“The issue becomes if we don’t need the $525,000, why do we want to pursue a taxable note that has a higher interest rate?” Ramey said. “… Follow through with paying down the $525,000. It will … maintain your tax-exempt note. You will maintain your commitment to the public in terms of trying to prepay or pay off the money that’s on Proposition S as quickly as possible.

“But you also would be at the same time preserving a future option that if you do need additional funding, if in the future that $525,000 is necessary that you would still have, obviously within the terms of Proposition S … the ability to convert at that time, if you so desire, that tax-exempt note into a taxable note. You may never have to. And I think that’s been part of the struggle that I’ve been hearing from council … But maybe this is not the time for us to be doing that when … there isn’t really a consensus as to the need for that $525,000.”

Ramey continued that as long as the city meets the conditions of Prop S, aldermen can ask for a conversion or even recover the prepayment of $525,000 at any time.

“It’s no longer in my mind a financial back and forth,” Ramey said. “It really is what becomes your objective in the use of your money? And what’s your priority for that?

“You don’t lose any options if you pay this money down and hold out. You can decide at a future time to convert to a taxable note. In fact, you would be able if you needed to, to recover that $525,000 as long as it fits within the purposes of Proposition S.”

McGee reported that between all of the city’s bank accounts and its non-expendable trust, the city has more than $1.7 million in reserve.

Because of that, he believes that the city could not only afford the $525,000 prepayment to the annual-appropriation note, but also have monies on hand to operate in case revenues continue to fall.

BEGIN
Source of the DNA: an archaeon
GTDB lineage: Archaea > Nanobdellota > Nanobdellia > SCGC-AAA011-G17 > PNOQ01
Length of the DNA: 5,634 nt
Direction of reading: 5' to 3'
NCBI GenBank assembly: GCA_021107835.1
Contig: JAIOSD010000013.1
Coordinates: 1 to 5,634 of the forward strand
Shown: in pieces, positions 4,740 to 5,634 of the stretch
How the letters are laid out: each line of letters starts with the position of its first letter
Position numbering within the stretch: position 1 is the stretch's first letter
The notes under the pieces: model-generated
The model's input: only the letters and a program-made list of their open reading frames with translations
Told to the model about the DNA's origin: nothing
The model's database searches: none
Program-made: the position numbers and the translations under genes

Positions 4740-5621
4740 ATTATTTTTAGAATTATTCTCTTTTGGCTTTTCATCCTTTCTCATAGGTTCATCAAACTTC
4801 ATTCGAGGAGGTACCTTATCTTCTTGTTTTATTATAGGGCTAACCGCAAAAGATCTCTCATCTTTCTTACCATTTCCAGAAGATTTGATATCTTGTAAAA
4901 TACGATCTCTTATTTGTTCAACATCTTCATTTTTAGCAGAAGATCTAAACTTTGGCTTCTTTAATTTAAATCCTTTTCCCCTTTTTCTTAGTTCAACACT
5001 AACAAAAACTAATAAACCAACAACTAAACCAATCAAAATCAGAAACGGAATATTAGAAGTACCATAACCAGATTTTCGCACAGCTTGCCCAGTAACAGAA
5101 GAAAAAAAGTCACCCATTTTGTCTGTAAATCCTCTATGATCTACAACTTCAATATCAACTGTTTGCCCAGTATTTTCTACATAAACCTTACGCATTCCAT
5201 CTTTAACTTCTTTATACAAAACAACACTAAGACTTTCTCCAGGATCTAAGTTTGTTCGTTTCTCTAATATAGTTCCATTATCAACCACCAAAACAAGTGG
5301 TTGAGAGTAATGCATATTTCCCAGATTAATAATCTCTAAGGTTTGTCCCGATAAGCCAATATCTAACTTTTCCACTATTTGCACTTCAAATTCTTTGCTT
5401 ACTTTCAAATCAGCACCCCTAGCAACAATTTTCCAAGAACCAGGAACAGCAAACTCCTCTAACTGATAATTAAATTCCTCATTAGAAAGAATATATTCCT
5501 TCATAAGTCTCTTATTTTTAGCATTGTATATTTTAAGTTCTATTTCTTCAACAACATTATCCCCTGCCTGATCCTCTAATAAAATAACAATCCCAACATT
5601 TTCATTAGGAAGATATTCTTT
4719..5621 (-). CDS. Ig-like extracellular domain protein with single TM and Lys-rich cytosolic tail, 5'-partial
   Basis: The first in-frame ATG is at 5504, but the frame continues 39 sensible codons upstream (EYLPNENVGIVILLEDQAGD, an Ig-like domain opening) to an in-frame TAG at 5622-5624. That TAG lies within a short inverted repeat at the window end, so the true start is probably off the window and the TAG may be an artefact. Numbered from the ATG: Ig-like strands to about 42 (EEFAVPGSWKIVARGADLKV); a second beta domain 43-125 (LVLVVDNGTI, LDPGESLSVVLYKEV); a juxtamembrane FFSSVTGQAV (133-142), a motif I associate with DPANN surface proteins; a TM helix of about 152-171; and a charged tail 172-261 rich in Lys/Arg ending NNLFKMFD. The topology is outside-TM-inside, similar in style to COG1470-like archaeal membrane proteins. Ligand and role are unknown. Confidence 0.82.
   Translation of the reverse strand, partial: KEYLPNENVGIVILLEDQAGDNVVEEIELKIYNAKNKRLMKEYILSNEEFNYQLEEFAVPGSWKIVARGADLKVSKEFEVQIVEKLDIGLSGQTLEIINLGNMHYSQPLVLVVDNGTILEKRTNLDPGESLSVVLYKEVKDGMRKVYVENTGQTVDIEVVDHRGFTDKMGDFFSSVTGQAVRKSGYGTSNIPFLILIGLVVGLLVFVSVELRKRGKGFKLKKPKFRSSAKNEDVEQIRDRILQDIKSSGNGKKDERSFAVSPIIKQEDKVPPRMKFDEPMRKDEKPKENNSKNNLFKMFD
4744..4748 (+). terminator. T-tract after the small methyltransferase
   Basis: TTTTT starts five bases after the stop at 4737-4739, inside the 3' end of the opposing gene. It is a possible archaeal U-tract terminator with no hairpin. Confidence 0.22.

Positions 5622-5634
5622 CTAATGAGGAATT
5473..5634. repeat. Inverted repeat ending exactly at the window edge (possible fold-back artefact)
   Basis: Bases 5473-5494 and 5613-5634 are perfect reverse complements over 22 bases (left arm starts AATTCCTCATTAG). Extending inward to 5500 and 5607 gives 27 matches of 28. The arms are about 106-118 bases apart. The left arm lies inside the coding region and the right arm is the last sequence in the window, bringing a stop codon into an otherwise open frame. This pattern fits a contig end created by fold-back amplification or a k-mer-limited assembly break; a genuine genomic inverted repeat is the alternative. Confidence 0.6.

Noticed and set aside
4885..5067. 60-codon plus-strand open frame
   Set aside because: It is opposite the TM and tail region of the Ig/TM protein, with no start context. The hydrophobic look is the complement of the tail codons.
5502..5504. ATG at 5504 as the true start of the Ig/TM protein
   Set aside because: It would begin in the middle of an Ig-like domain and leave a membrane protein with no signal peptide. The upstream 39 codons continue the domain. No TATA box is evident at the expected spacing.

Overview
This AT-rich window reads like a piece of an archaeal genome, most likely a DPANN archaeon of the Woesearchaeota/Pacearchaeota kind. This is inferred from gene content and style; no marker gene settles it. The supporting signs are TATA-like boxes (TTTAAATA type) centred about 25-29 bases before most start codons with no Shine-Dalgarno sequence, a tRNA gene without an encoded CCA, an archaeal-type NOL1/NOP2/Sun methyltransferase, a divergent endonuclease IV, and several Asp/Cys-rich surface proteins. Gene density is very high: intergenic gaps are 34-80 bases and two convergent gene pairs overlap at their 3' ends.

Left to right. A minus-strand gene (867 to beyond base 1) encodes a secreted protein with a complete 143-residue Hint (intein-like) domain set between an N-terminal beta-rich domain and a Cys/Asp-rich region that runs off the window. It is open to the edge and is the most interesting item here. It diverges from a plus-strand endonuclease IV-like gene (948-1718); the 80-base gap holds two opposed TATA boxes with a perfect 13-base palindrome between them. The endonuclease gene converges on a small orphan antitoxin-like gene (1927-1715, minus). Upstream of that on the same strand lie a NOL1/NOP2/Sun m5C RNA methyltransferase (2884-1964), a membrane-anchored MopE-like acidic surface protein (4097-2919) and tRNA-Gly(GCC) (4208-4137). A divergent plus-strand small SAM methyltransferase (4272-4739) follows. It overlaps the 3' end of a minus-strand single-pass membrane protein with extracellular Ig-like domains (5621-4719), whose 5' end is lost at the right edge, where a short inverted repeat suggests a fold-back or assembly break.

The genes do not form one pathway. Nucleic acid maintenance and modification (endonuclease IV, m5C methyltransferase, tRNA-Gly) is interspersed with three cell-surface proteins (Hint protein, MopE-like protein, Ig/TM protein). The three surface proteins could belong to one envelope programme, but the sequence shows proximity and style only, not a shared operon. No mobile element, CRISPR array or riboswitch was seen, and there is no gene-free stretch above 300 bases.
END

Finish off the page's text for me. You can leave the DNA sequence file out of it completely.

“In our packet that we got Friday (March 7) from the administrator, it showed a bank statement for February 2008,” McGee said. “… The total cash and investments of all funds for the city of Crestwood is $5,746,996.35. Now of that, $1,371,888.24 is in savings. That’s the money that’s in savings and drawing interest. So all these other amounts is what we’re operating with in our different accounts and so forth … In my way of looking at it, that’s a million dollars in case we get in trouble next year …

“Also in the non-expendable trust fund, there’s $342,681.68. If you just add that to the $1.3 million I just said, that brings it back up to $1,714,569. To me, that’s simple math. Here it is. It’s there. So I guess in summary what I’m saying is what you’re recommending now the option to go ahead and pay the $525,000, which some of us felt like that’s what we should have done in the first place, then if we get in trouble next year, and we probably will run short … I can see where we won’t have to borrow any money. We’re sitting here with $1,700,000. And those accounts … are drawing interest every month, every day.”

“I don’t know where those figures came from,” Mayor Roy Robinson said. “I’m not aware of all those numbers.”

“I think the Finance Department attached a report,” City Administrator Frank Myers said.

“It was in our administrator’s report,” McGee said. “I’m just quoting what was in our packet … I think it’s foolish to pay interest on money that you don’t need.”